Despite the fact that the career of 71st Independent Guards Heavy Tank Regiment, equipped with the JS-2s, was not so remarkable, it still deserves special attention. In August 1944, the Regiment, together with 6th Guards Tank Corps, participated in the defeat of Konig Tiger battalion on the Sandomirs bridgehead.

The best source of what happened is the Report about operations of the 71st Independent Guards Heavy Tank Regiment.

JS-2's and Tigers I and II engaged only occasionally. For example, in November 1944, there was a battle where several JS-2's were involved in close battle with German tanks of the 503rd PzAbt (near the Budapest, Hungary). A larger battle occurred on 12 January of 1945 during the Visla-Oder offensive operation: a column of Konig Tigers of the 524th PzAbt was involved in close combat with Soviet tanks near Lysov. Both sides suffered heavy losses.


JS-2s in the initial position before an offensive in Eastern Prussia, 1945.


A JS-2 with anti-HEAT shields in 1944.


A JS-2 crossing a river over the fascine-brushwood dam. The tank belongs to the 3rd company of 4th Polish Heavy Tank Regiment. Notice one road wheel is absent. April 1945.

It is important to remark that the Germans weren't able to access and analyze the JS-2 for quite a long time. That was because the Russians were in control of the battlefields. Such a case happened only in May of 1944 near the Rumanian town of Tigru-Frumos.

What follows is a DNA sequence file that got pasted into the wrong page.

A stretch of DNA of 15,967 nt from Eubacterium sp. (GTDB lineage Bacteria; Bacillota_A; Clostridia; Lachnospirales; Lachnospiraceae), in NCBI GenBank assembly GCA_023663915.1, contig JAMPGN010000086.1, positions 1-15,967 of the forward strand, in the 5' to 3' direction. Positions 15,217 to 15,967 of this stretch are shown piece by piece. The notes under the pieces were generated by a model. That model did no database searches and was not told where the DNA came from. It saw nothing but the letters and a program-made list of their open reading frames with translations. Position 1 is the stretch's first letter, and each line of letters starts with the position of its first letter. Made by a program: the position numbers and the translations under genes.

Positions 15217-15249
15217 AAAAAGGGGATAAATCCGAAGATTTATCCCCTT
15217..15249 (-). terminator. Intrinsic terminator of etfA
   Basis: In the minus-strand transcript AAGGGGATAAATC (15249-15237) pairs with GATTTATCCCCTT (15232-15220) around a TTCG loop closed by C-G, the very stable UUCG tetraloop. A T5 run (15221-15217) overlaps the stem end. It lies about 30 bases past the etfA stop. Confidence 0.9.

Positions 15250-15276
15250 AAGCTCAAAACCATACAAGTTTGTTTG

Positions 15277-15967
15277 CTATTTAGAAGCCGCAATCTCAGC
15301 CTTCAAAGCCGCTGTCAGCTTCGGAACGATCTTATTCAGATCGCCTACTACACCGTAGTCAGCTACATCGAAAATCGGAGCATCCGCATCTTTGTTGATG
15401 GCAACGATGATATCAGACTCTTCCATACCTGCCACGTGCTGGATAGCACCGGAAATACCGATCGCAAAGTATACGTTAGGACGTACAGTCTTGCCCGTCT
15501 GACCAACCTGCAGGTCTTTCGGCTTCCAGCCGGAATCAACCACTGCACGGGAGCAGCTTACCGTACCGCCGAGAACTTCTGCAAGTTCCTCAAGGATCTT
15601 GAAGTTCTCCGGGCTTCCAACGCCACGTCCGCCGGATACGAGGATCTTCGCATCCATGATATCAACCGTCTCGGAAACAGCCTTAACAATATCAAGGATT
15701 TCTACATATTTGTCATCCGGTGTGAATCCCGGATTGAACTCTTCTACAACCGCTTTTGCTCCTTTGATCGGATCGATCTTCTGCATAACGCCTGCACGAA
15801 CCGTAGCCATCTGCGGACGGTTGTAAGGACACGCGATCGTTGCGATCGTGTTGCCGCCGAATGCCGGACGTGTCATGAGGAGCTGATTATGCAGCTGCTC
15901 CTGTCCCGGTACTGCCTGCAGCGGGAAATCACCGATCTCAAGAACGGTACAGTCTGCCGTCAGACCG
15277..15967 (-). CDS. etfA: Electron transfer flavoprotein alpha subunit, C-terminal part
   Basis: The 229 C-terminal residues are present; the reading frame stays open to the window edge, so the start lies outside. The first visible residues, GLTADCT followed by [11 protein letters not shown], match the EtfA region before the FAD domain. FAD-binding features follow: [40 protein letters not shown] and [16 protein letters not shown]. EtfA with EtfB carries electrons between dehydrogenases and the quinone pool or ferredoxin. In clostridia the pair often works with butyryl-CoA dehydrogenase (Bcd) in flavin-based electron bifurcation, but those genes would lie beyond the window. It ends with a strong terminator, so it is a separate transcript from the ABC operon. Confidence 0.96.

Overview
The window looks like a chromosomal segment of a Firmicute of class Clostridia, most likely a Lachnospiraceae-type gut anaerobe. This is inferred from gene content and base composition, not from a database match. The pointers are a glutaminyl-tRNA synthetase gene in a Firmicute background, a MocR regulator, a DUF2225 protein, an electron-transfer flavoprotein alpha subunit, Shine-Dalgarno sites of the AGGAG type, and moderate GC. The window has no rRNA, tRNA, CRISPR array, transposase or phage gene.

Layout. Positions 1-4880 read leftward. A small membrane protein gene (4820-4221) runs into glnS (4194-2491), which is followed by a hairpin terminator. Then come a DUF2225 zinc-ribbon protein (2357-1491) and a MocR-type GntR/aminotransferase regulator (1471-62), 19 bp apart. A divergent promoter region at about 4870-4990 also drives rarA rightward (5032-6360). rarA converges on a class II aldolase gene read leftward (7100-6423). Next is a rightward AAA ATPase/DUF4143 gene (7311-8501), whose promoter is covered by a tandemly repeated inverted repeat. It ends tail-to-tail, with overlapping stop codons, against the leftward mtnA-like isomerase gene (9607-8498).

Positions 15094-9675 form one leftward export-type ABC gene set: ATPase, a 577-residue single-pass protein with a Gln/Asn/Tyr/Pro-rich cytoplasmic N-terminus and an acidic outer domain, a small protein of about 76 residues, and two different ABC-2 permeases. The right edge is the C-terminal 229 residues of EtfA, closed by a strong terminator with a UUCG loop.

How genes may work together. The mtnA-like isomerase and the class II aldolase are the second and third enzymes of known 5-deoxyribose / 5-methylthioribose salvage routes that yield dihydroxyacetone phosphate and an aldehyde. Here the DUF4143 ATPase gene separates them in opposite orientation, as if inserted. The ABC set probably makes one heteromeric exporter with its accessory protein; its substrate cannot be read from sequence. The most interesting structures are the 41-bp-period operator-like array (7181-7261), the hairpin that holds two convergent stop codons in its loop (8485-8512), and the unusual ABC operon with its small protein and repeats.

From December 1944, formation of new Independent Guards Heavy Tank Brigades was begun. Usually they were based on existing Tank Brigades which were equipped with the T-34-85. First of all, these new groups were formed to overcome well-prepared German defences and, in additional, for successful combat with German tank units.

According to the TO&E, each of the new Independent Guards Heavy Tank Brigade consisted of three heavy tank regiments, one motorised SMG infantry battalion, and support units such as signals, medical, etc. The total strength of an Independent Guards Heavy Tank Brigade was 1,665 men, sixty five JS-2 tanks, one light SP battery of three SU-76M, nineteen lend-lease M3 half-tracks and three armored cars. In total, five Independent Guards Heavy Tank Brigade were formed. Two of them - the 7th and 11th - took part in the Berlin Operation.

At the end of the war, each Tank Corps should have at least one Tank Regiment of JS-2 tanks, which were best for breaking through a heavily entrenched enemy line. A single 122 mm shot could penetrate the armored cupola of a concrete bunker, or shatter the main redbrick walls of the Konigsberg. At that time, an infantryman with a Faustpatrone, a Panzerfaust, or even a Panzerschreck, became the most dangerous enemy of the JS-2. Russians didn't distinguish these weapons and called them all "faust". Thus, an infantryman with a "faust" was called a "faustnik". During street fighting, about 70% of destroyed tanks were hit by "fausts".